nascent Burundian rebel force. Furthermore, after two decades of Rwandan
interventions in eastern DRC, the various communities there have no shortage of
grievances against Kigali. It seems the only way Rwanda has managed to stay on
decent terms with any eastern Congolese community is through illicit trade. Even
most Rwandophone Tutsi in the Kivus long for integration into Congolese society and
see Rwandan backing as a scarlet letter.

In short, Kagame knows that most of the armed
groups operating in eastern DRC are at best highly skeptical of Rwanda and at
worst openly hostile.And, of course, last week’s deadly clash with FARDC troops
100 meters inside Congolese territory is further testament to how precarious the
situation between the two neighbors is, as communication between the two armies
is lacking while mutual distrust is in high supply. Finally, as a rule of thumb,
one should never underestimate Paul Kagame.

Way Forward?

there is no silver bullet to the crises in the DRC so long as its neighbors
continue to see little downside to a weak Congolese state. For one thing, the
European Union and United States, despite their tremendous financial power and
international standing, do not possess the same sort of leverage over the
relevant Congolese actors, most notably Kabila, that other African states do.
Nevertheless, some common ground for preventing a further deterioration of the
situation exists, as a complete collapse of the DRC would constitute far too
great a risk for neighboring states which are generally rather fragile in their
own right.

Our best chance of ameliorating the situation,
however slightly, rests on the various African stakeholders acknowledging that
Kabila’s presidency is unsustainable, which seems to be clearer every week with
new reports of growing chaos. The question then becomes what form any regional
pressure on Kabila would take: diplomatic efforts in forums such as the African
Union (of which Kagame is now Chairperson) and SADC, or the
blunter tools of statecraft all too common throughout the region’s history:
proxy warfare and invasion.

We should not fool ourselves into thinking
that the fundamental failure of the Congolese state would be remedied overnight
with new leadership, nor into believing that African nations will abandon their
realpolitik if Western diplomats and NGOs deliver enough sanctimonious lectures
about cooperation and development. But coordinating American diplomacy with
regional blocs like the SADC and the East African Community (of which Rwanda,
Uganda, and Tanzania are members) can help push for an orderly transition of
power in Kinshasa and hopefully avoid another regional war.

Washington can make it clear that they would
be happy to see Kagame use his new bully pulpit to pressure Kabila. Insurgencies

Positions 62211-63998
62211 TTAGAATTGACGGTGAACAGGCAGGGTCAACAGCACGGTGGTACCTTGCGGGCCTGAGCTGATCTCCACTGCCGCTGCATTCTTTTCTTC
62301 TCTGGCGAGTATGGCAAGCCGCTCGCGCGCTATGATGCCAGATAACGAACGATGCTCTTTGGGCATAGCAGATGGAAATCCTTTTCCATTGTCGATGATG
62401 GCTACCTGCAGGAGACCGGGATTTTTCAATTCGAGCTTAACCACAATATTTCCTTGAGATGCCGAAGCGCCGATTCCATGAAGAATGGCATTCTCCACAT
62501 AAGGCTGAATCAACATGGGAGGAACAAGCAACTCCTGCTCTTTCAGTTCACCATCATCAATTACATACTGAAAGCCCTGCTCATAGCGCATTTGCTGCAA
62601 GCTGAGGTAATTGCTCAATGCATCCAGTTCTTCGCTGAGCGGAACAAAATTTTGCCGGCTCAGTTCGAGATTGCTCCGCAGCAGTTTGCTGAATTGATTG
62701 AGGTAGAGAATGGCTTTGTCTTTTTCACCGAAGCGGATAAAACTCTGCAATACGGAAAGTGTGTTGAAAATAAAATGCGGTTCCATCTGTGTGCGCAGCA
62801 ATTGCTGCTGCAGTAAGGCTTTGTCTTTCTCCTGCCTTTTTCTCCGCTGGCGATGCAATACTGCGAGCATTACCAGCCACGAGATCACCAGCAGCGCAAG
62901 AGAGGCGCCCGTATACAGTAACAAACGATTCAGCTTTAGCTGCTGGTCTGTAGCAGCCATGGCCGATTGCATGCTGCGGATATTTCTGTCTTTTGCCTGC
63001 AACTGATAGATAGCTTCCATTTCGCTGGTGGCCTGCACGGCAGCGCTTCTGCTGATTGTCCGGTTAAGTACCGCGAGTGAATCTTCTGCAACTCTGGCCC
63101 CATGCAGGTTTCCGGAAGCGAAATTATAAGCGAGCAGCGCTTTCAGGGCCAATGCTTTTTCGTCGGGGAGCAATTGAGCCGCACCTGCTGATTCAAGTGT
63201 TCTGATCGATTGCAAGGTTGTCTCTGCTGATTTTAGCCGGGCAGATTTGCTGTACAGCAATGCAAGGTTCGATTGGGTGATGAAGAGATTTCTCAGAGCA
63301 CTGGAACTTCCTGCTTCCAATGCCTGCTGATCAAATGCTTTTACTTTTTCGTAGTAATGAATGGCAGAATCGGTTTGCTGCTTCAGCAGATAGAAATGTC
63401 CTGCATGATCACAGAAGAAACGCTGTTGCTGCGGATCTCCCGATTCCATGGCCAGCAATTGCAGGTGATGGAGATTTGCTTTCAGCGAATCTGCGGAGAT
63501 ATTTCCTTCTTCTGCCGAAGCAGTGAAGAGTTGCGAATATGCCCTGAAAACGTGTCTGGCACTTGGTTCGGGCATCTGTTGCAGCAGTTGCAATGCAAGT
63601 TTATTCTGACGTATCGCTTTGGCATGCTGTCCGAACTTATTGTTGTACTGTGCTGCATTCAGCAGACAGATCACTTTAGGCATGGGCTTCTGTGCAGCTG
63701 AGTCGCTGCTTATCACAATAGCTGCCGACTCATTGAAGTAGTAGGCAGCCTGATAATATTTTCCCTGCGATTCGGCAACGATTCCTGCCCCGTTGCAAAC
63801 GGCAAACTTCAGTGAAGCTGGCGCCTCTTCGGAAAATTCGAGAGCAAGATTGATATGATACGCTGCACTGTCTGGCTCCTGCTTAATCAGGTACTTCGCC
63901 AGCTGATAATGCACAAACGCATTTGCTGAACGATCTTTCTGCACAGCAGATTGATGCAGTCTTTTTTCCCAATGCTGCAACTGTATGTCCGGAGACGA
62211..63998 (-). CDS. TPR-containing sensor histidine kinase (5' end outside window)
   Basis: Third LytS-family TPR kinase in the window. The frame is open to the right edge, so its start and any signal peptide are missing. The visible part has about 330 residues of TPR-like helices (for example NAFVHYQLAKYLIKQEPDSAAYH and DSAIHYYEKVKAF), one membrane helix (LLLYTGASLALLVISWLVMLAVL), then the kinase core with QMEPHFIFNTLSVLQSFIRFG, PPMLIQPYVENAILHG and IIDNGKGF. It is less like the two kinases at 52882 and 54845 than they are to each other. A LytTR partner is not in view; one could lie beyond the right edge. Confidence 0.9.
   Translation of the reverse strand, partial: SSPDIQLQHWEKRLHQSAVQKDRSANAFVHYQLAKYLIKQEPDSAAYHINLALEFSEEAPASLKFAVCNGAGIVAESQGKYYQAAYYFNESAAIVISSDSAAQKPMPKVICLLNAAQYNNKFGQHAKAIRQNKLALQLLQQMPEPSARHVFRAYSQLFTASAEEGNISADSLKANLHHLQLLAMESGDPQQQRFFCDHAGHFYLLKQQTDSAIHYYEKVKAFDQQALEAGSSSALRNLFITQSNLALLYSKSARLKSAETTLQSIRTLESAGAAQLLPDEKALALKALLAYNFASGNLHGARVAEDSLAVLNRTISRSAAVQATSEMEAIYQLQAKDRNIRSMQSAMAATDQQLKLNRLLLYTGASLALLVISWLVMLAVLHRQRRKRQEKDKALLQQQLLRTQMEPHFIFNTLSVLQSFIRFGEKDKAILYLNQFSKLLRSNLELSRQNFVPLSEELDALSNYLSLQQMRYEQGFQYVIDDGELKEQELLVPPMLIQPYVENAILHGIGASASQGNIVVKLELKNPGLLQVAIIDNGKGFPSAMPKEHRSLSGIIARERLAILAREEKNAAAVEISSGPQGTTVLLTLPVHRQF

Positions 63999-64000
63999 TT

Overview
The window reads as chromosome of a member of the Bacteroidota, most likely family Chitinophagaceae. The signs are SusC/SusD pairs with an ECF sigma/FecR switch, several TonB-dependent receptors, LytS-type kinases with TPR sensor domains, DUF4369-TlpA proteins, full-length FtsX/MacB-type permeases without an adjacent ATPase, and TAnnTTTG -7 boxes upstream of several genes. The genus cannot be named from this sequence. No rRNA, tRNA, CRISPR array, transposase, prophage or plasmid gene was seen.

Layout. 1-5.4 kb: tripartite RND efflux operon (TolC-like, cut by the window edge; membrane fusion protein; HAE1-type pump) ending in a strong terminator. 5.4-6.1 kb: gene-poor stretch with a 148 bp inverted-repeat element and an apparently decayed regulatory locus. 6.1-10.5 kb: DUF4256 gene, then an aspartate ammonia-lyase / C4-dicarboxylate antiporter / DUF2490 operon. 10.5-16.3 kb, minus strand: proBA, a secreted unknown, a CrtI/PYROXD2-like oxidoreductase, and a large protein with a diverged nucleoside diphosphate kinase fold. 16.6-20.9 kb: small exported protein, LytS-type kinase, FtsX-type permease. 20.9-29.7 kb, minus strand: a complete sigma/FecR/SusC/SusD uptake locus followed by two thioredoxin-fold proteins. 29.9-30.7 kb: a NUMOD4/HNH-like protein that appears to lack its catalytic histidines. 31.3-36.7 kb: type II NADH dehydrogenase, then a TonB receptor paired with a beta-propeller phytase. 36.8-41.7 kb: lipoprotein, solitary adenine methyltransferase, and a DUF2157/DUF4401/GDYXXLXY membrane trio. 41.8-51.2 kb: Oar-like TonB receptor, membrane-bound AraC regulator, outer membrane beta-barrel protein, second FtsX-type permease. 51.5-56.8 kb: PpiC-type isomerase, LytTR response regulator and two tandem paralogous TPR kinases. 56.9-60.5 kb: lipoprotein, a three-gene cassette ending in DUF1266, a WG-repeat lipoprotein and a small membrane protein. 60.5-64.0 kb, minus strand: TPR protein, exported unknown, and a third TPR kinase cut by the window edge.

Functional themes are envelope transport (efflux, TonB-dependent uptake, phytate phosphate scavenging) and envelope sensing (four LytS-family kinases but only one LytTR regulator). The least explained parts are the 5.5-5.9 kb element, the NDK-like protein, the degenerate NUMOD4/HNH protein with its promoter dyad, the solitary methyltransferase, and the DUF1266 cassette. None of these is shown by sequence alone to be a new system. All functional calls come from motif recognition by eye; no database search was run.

might be what Kagame is best known for, but he is also a shrewd diplomat, a
skillful negotiator, and a forceful personality (rarely do brutal dictators
manage to charm audiences at Davos as successfully as the Rwandan President).
Kagame would no doubt appreciate that if the African Union were to match
existing U.S. and EU sanctions against Kabila’s coterie and
send a high-level envoy to the country to engage the government and opposition,
this would send a clear signal to the Congolese leader that he is running out of
allies. Washington can also send out feelers to Pretoria to see if Ramaphosa is
willing to take a harder line on Kabila than his predecessor. If South Africa
ratchets up pressure within the SADC, Kabila will be in a very tough spot

Renewed international efforts to resolve the
crisis in Burundi are also imperative. Unfortunately, Nkurunziza looks set to
finish his illegal third term in office, if only because the East African
Community (EAC) has decided it’s too late to challenge the 2015 election. The
United States and the European Union—which have both slapped sanctions on four of Nkurunziza’s allies—should push the EAC to
take a stand on holding legitimate elections in 2020. In the meantime, there is
a pressing need to ensure the safety of Burundian opposition parties, namely by
pushing Nkurunziza to dismantle the Imbonerakure, a pro-government youth militia
eerily reminiscent of pre-genocide Rwanda’s Interahamwe, and pressuring the
government to enforce the post-civil war ethnic quotas for the civil service
and, most crucially, the army.

There is no guarantee, of course, that this
strategy would succeed. The situation is too multivariable, U.S. leverage is
limited, and the relevant regional players each have their own often conflicting
interests, to say nothing of strategic philosophies molded by years of warfare.
But efforts to resolve the crisis that narrowly focus on Kabila’s actions in
isolation from the wider geopolitical context are certain to fail. So long as
the state remains as fragile as it is, the Congo’s history will continue to be
disproportionately shaped by outside powers. For those of us who are realistic
about the country’s near-term prospects but nonetheless see a need for
international efforts to ameliorate the growing suffering and anarchy, we must
start by acknowledging this reality.